The Shadow and the Star
HarperCollins Publishers, Inc.Copyright © 2007 Laura Kinsale
All right reserved.ISBN: 9780380761319
Leda came awake suddenly in the depth of night. She had been dreaming of cherries. Her body made the jerk of transition, an unpleasant startle that sucked in air and twitched muscles and left her heart pounding as she stared into the dark and tried to get her breath-to make sense of the difference between sleep and reality.
Cherries ... and plums, had it been? Cobbler? Pudding? A receipt for cordial? No ... ah-no... the bonnet. She closed her eyes. Her brain swam dreamily over the question of whether it would be the cherries or the plums to trim the ready-made, gable-crowned Olivia bonnet that she could buy directly, at the end of the week when Madame Elise paid out for the day work.
She felt instinctively that the bonnet was a much safer and more agreeable topic for contemplation than the one that she knew she ought to be contemplating — which was her dark room and the various even darker corners of it, and what disturbance it might have been that had woken her from a sound and much-needed slumber.
The night was almost silent, except for the tick of her clock and the soft breeze that flowed into the attic window, carrying the scent of the Thames tonight instead of the usual smells of vinegar and distilling. Queen's weather, they were calling this early summer. Leda felt it on her cheek. The celebrations of Her Majesty's Jubilee had made the evening streets noisier than usual, what with the crowds and commotion of the entertainments, and perfectly out-landish foreigners from every corner of God's earth walking about, wearing turbans and jewels and looking just as if they'd got right down off their elephants.
But the night was quiet now. In the open casement, she could just see the outline of her geranium, and the cloudy pile of pink silk that she'd finished at two A. M. and laid across the table. The ball gown was to be delivered by eight, tucked and ruched and the embroidery in the train completed. Leda herself had to be dressed and at Madame Elise's back door before that, by six-thirty, with the gown in a wicker basket so that one of the workroom girls could try it on for faults before the porter whisked it away.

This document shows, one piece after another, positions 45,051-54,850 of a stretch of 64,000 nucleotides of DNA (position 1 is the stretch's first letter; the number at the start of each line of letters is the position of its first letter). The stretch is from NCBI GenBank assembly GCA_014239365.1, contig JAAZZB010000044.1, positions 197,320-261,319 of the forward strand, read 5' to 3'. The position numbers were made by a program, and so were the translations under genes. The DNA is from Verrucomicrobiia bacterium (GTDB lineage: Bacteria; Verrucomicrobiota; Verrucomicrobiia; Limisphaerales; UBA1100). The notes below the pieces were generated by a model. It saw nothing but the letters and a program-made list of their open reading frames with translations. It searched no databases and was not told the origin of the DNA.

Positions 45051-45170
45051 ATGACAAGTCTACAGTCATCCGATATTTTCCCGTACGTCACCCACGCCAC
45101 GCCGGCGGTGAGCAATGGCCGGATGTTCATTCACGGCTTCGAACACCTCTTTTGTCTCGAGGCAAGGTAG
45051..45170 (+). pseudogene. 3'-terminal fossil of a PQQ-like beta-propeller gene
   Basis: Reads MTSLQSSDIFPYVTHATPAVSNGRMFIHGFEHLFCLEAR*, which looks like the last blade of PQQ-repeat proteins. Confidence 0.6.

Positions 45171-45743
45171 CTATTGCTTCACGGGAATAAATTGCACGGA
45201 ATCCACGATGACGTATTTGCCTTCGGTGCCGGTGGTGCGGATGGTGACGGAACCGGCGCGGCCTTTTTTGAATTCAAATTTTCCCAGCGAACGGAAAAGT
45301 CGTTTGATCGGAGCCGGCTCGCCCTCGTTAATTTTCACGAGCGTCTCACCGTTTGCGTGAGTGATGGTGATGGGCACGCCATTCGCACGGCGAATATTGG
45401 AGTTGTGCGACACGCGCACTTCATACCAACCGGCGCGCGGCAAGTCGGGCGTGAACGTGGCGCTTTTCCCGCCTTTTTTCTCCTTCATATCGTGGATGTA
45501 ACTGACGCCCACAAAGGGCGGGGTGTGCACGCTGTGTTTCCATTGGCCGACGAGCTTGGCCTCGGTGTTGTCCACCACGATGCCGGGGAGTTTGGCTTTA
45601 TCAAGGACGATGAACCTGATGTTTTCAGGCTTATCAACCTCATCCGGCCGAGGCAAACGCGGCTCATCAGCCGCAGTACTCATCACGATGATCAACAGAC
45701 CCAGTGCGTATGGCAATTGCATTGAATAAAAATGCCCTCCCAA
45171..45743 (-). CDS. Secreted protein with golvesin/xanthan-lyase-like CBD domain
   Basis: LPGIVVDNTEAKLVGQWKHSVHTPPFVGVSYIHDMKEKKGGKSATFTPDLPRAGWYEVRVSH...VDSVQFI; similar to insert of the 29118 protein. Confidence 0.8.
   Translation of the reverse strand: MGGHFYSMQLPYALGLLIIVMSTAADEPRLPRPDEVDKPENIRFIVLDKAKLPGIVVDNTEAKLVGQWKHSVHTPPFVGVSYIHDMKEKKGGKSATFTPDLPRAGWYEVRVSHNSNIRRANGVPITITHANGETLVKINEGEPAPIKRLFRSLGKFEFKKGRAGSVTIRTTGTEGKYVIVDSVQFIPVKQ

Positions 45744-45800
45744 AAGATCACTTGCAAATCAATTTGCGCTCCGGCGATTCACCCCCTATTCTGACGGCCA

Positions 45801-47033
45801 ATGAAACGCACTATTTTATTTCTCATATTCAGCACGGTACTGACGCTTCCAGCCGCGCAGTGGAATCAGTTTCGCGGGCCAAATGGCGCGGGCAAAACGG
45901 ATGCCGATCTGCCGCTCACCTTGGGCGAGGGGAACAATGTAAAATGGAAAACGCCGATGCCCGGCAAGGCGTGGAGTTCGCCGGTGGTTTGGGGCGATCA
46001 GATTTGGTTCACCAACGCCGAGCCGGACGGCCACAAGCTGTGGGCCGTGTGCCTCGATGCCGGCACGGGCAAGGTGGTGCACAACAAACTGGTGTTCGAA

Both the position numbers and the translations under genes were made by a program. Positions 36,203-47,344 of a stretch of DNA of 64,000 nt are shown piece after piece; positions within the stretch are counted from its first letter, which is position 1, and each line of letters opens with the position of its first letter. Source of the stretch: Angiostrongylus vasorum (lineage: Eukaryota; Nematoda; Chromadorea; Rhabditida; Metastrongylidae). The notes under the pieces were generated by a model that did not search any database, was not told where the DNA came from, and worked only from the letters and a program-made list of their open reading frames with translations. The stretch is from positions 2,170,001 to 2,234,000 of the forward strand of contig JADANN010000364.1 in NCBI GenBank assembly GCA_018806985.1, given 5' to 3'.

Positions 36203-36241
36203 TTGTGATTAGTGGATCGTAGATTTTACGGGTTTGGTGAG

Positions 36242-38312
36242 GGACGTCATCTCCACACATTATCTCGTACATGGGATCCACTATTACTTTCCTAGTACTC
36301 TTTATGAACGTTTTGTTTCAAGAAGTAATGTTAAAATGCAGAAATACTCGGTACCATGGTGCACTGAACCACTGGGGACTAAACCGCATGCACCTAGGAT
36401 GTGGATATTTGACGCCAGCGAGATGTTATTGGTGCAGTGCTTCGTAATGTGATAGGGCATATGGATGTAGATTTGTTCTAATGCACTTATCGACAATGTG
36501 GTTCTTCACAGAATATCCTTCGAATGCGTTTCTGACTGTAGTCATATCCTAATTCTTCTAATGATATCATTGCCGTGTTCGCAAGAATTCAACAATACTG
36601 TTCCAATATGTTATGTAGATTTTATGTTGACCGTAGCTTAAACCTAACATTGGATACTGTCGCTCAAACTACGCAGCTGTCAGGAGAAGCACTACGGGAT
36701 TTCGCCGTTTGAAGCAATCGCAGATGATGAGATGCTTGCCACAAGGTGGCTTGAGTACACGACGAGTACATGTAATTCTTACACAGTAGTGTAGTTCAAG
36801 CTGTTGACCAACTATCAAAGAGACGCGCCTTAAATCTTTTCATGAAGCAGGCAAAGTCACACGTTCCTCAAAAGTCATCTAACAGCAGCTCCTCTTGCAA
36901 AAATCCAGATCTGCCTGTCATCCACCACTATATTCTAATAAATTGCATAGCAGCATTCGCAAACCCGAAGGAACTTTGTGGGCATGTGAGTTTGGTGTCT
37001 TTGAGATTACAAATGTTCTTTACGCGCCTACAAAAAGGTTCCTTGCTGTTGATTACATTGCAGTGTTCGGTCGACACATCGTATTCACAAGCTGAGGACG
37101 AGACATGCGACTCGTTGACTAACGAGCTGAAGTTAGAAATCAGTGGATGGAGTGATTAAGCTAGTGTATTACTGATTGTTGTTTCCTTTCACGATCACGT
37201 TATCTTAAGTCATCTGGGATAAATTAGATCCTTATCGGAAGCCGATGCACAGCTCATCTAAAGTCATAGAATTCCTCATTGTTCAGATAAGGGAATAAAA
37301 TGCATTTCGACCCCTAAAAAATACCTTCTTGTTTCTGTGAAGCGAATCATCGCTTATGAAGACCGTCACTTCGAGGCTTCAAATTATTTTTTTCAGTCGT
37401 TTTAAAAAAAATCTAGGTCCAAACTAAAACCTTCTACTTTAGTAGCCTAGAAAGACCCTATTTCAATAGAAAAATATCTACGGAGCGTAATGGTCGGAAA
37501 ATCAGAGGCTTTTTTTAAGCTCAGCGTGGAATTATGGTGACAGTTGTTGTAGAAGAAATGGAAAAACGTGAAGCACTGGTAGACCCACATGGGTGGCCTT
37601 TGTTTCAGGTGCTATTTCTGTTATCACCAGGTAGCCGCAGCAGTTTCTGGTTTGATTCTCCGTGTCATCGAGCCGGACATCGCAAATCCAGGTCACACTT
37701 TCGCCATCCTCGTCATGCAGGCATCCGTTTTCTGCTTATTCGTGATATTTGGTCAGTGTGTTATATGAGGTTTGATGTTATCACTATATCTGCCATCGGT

She tried to regain her precious slumber. But her body lay stiff and her heart kept thumping. Was that a noise? She wasn't certain if it was a real sound she heard or only the pump of her own heart. So, naturally, her heart just bat all the harder, and the idea, which had been floating nebulously at the edge of admission, finally took full control of her brain that there was someone in the small room with her.
The shock of alarm which Leda experienced at confronting this notion would have made Miss Myrtle snort. Miss Myrtle had been of a courageous disposition. Miss Myrtle would not have lain frozen in her bed, her heart pounding. Miss Myrtle would have leapt to her feet and taken hold of the poker, which would have been placed in a conveniently handy position next to her pillow, because Miss Myrtle had made it a point of habit to plan ahead for just such an emergency as not finding oneself alone in one's own room in the dark.
LeJa was not made of such stuff. She knew she'd been something of a disappointment to Miss Myrtle in that respect. She did have a poker, but she'd forgotten to arrange it close by before she went to bed, being ever so weary, and the daughter of a frivolous Frenchwoman.
Unarmed, she had no choice but to take the next logical step and convince herself that there was most certainly no one in her room. Decidedly not. She could see most of it from where she was, and the shadow on the wall was only her coat and umbrella on the hook where she'd hung them a month ago, after the last cool weather in mid-May. She had a chair and a table with her rented sewing machine; a washstand with a bowl and pitcher. The shape of the dressmaker's dummy by the mantelpiece gave her a momentary start, but when she squinted more closely, she could look right through the open weave of the torso and skirt to the square shape of the fireplace grate. She could see all of these things, even in the dark; her bed was pushed up to the wall in the little garret, so unless this intruder was hanging from the ceiling beam above her like a bat, she must be alone.
She closed her eyes.
She opened them again. Had that shadow moved? Was it just a bit too long for her coat, fading down into the obscurity near the floor? Was not that deeper darkness the shape of a man's feet?
Nonsense. Her eyes were gritty with exhaustion. She closed them again, and took a deep breath.
She opened them.
She stared at the shadow of her coat. And then she threw back the sheet, scrambled up, and cried, "Who is it?"
Nothing but silence answered this comprehensive inquiry. She stood in her bare feet on the cool, rough wood, fueling foolish.
With a sweeping circle of her pointed toe, she passed her foot through the deep shadow beneath her coat. She took four steps backward, toward the fireplace, and groped for the poker. With that instrument in hand, she felt much more the mistress of the situation. She moved the poker in the direction of her coat, jabbing the iron rod all round in the fabric, and then waving it into each deep corner of the room and even under her bed.
The shadows went perfectly empty. No hidden intruder. Nothing at all but vacant space ...